Figure 1. Generalized map of the lower Rio Grande region, its location in the US, and land cover.
Hydrology 08 00061 g001
Figure 2. Causal structure of the model: positive or negative causality is marked as plus or minus; double sides arrows explains that two variables have mutual feedback; blue dash line represents where the policy implements.
Figure 2. Causal structure of the model: positive or negative causality is marked as plus or minus; double sides arrows explains that two variables have mutual feedback; blue dash line represents where the policy implements.
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Figure 3. Tradeoff between selected performance measures and agriculture income; x-axis in all plots indicates agriculture income while the y-axis for each row of graphs from top to bottom are abundance, irrigation return, and connectivity; graph columns from left to right indicate climate scenarios GFDL, UKMO, and NCAR; value of hydrology indicators is labeled.
Figure 3. Tradeoff between selected performance measures and agriculture income; x-axis in all plots indicates agriculture income while the y-axis for each row of graphs from top to bottom are abundance, irrigation return, and connectivity; graph columns from left to right indicate climate scenarios GFDL, UKMO, and NCAR; value of hydrology indicators is labeled.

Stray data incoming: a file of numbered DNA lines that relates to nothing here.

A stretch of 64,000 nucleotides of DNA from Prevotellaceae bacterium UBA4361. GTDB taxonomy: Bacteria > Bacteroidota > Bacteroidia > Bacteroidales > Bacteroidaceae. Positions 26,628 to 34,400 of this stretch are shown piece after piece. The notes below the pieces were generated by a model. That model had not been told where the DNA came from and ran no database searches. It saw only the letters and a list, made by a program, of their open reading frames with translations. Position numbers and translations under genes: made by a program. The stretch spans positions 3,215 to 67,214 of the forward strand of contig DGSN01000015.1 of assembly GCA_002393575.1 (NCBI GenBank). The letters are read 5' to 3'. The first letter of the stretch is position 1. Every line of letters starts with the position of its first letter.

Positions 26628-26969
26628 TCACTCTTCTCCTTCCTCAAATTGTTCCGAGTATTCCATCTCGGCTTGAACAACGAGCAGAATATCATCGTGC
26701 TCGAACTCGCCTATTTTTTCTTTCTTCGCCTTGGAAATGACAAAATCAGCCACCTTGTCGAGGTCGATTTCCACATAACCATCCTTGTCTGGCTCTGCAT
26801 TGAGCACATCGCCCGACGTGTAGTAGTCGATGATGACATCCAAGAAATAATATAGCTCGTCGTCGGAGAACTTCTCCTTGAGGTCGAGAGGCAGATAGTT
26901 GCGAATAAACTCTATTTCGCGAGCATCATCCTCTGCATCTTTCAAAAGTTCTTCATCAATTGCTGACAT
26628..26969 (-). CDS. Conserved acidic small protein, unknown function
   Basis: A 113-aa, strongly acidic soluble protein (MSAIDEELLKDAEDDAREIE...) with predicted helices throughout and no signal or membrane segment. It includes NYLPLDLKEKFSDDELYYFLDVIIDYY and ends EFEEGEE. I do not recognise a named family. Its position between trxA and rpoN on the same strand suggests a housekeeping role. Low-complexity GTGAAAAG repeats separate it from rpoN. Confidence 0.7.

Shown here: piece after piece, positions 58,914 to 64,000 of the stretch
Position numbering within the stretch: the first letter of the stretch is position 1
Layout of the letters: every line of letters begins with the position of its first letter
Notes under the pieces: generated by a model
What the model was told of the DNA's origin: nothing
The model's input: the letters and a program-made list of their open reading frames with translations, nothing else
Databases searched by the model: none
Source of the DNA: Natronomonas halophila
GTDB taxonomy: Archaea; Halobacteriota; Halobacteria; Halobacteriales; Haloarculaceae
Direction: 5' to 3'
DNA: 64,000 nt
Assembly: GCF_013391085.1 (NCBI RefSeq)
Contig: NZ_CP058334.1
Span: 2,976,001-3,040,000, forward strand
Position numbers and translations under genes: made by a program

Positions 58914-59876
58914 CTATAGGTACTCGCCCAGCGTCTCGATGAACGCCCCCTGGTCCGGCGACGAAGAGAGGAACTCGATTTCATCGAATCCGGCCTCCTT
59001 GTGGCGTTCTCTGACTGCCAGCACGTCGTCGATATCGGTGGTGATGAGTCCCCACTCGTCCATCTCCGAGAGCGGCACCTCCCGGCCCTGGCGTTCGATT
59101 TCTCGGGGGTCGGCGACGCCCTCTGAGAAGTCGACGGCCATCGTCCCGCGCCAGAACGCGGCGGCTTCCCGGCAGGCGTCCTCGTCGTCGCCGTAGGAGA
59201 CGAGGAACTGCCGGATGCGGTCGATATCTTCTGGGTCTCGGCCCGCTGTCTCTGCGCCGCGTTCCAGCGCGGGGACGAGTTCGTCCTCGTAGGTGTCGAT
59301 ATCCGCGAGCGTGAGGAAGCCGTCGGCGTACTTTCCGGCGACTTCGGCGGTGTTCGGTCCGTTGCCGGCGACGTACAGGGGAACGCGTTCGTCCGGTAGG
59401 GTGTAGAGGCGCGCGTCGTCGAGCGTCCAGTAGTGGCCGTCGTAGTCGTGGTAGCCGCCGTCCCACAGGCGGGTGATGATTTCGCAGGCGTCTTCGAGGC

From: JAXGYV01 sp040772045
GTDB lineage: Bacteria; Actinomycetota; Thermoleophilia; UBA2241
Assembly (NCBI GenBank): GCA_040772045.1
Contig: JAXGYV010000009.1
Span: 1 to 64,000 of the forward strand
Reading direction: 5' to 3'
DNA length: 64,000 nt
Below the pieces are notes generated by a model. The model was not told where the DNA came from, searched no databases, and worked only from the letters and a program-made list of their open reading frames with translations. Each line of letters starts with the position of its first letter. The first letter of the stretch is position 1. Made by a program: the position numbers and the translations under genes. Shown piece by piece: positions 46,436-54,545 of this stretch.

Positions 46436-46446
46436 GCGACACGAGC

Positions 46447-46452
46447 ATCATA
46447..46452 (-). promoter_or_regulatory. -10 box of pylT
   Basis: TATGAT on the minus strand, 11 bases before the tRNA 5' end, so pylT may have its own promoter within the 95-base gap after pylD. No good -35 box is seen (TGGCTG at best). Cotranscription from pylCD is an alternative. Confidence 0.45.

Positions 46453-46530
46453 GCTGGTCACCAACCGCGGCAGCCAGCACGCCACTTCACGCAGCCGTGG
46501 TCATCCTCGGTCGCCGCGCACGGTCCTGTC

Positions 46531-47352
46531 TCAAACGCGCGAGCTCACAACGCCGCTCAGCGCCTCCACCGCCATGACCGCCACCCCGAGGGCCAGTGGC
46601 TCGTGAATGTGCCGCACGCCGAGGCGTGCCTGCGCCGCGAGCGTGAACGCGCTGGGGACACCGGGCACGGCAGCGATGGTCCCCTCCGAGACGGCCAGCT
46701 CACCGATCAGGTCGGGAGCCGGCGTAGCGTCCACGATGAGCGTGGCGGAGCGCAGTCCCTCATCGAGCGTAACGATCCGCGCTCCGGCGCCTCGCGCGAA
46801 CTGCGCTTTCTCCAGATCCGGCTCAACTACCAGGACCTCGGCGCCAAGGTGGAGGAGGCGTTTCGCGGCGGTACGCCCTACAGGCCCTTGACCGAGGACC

Hydrology 08 00061 g003
Table 1. Climate inputs for scenario tests with average values of periods 2017–2050 and 2051–2099 (Units of surface inflow are in thousands of acre-feet, KAF).
Table 1. Climate inputs for scenario tests with average values of periods 2017–2050 and 2051–2099 (Units of surface inflow are in thousands of acre-feet, KAF).
Precipitation (in)Temperature (°F)Surface Inflow (KAF/Year)
Historical10.0 ± 2.761.3 ± 1.1675.9 ± 208.6
GFDL 2017–20509.5 ± 2.762.2 ±1.2679.1 ± 159.8
GFDL 2051–20999.2 ± 3.066.4 ± 2.0508.5 ± 178.6
UKMO 2017–205010.1 ± 2.762.6 ± 1.1775.4 ± 175.8
UKMO 2051–209910.9 ± 2.465.7 ± 1.3660.3 ± 150.1
NCAR 2017–205010.2 ± 2.362.1 ± 0.9818.7 ± 137.8
NCAR 2051–209910.1 ± 2.462.6 ± 0.7804.0 ± 139.3
Table 2. Variables setting for IE policy.
Table 2. Variables setting for IE policy.
PolicyAffected ParametersSetting
IE policyIEc+20%
Canal lining cost$100 per acre-ft
Deep percolation fraction−50%
Precision irrigation cost$800 per acre
Table 3. Notation of scenarios.
Table 3. Notation of scenarios.
IE policyG1U1N1
Table 4. Relative changes of groundwater dependency and agricultural water demand between scenarios and base runs (percent).
Table 4. Relative changes of groundwater dependency and agricultural water demand between scenarios and base runs (percent).
IE Policy
GW DependencyAgricultural Water Demand
GFDL 2017–2050−16.59.3
GFDL 2051–2099−1.72.7
UKMO 2017–2050−10.74.8
UKMO 2051–2099−2.71.8
NCAR 2017–2050−39.16.3
NCAR 2051–2099−14.13.6
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Bai, Y.; Langarudi, S.P.; Fernald, A.G. System Dynamics Modeling for Evaluating Regional Hydrologic and Economic Effects of Irrigation Efficiency Policy. Hydrology 2021, 8, 61.